How Deadpool Writers and Venom Director Crafted Fresh Humor for Zombieland: Double Tap

Zombieland released in theaters in 2009. This is ten years ago now, as Zombieland: Double Tap [...]

Zombieland released in theaters in 2009. This is ten years ago now, as Zombieland: Double Tap gears up to bring audiences back to the laugh-heavy, blood-filled apocalyptic world occupied by the unlikely family of Tallahassee, Wichita, Columbus, and Littlle Rock. Not only does the original cast return but director Ruben Fleischer and writers Rhett Reese and Paul Wernick are back on board to make surer the decade-later sequel packs the right punch of action and comedy but it came with a challenge. Reese and Wernick have proved to be the kings of pop culture references with their work on Deadpool but in Zombieland's world, pop culture died 10 years ago. So, not only was the creative team burdened with keeping their comedic references dated to ten years ago but they also have to recapture the original's tone while simultaneously offering up a fresh adventure.

"I think keeping everything pre-apocalyptic is key," Fleischer tells In the time since the last Zombieland movie, Fleischer went on to helm several films, including Sony and Marvel's Venom. There's no shortage of big time experience with this crew. "I think Zoey Deutch's character, Madison, is the best example of that because she's stuck in this frozen kind of limbo of Lindsay Lohan, Paris Hilton, Juicy couture, Von Dutch era," he said. "She's probably the most time stamped of all the characters. But I found joy in putting that challenge upon ourselves where we had to keep everything as if time had stopped in 2009."

Of course, the film is not without references to titles or celebrities from the real world. "I found that that to be a really fun challenge, knowing that we couldn't refer to anything post-2009. I'm not a fan of winky jokes, even though we have one with The Walking Dead in there," Fleischer told "I felt they needed some acknowledgement." An issue of The Walking Dead comics squeaked into the film -- but it was an issue from 2006, three years prior to Zombieland's end of the world and four years prior to the comic becoming a hit TV show.

For the writers of Deadpool, a fourth-wall shattering self-aware anti-hero who loves to talk about current events, Zombieland: Double Tap forced them to dig into a different corner of their comedic arsenal. "You're trapped in time, right, which is great for writers," Reese said. "As we age, we don't have to worry about keeping up with the lingo of the kids! We did make some jokes that I think go over the heads of some younger people, like Madison says... she walks up to the recreational vehicle, the RV, and says, 'I partied with Three Doors Down in one of these.' I think anyone young doesn't remember the band Three Doors Down. We thought that was funny."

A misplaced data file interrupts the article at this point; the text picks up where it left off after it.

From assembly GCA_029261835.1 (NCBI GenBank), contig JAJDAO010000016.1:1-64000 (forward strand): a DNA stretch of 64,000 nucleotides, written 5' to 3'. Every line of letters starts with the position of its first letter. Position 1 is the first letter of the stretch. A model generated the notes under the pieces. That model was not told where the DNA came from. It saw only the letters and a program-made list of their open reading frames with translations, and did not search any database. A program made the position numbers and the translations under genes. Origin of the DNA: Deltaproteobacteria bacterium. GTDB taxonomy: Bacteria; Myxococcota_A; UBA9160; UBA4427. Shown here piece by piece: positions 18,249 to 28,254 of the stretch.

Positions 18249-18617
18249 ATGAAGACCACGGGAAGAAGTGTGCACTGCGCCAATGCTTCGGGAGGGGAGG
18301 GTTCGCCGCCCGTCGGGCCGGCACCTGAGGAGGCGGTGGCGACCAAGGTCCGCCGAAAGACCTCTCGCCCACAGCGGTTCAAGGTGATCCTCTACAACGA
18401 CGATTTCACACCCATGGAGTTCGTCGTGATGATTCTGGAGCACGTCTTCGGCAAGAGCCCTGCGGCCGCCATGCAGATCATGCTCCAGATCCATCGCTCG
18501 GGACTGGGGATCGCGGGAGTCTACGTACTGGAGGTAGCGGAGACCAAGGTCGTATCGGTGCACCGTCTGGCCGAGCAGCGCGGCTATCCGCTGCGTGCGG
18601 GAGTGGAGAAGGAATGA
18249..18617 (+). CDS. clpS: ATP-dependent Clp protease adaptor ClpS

zombieland double tap emma stone zoey deutch jesse eisenberg
(Photo: Warner Bros. - Jessica Miglio/USA Today)

"We do find ourselves leaning into those jokes and then we also tried some speculative jokes where our characters are kind of talking about a future that never happened, but may have actually transpired in a strange way," Reese went on. "Like the Uber conversation that Madison has where she essentially invents Uber and all the others poo poo it. So, even though it actually did come to pass exactly as she's predicting, anyway. It's fun to play with pop culture and then presents a unique challenge."

In's five-star review of Zombieland: Double Tap, one of the compliments goes out to Double Tap's ability to follow the original's formula while also offering enough unique content for an enjoyable experience that doesn't feel repetitive.

"We wanted to make it familiar enough for the fans who love the first one, make the family, our core foursome who are so brilliant and lovable," Wernick said. "Then, introduce new characters as well along the journey and make them just as fun and interesting and multi-dimensional as our core cast. It is always a challenge with a sequel as you, again, want to make it familiar, but not too familiar. You want to give the audience a story that they can latch onto. Ten years passes from the first to the second really gave us an opportunity to do that story and have this Little Rock leaving the nest and breaking free and wanting to grow up and be amongst people her age."

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Zombieland: Double Tap is now playing in theaters.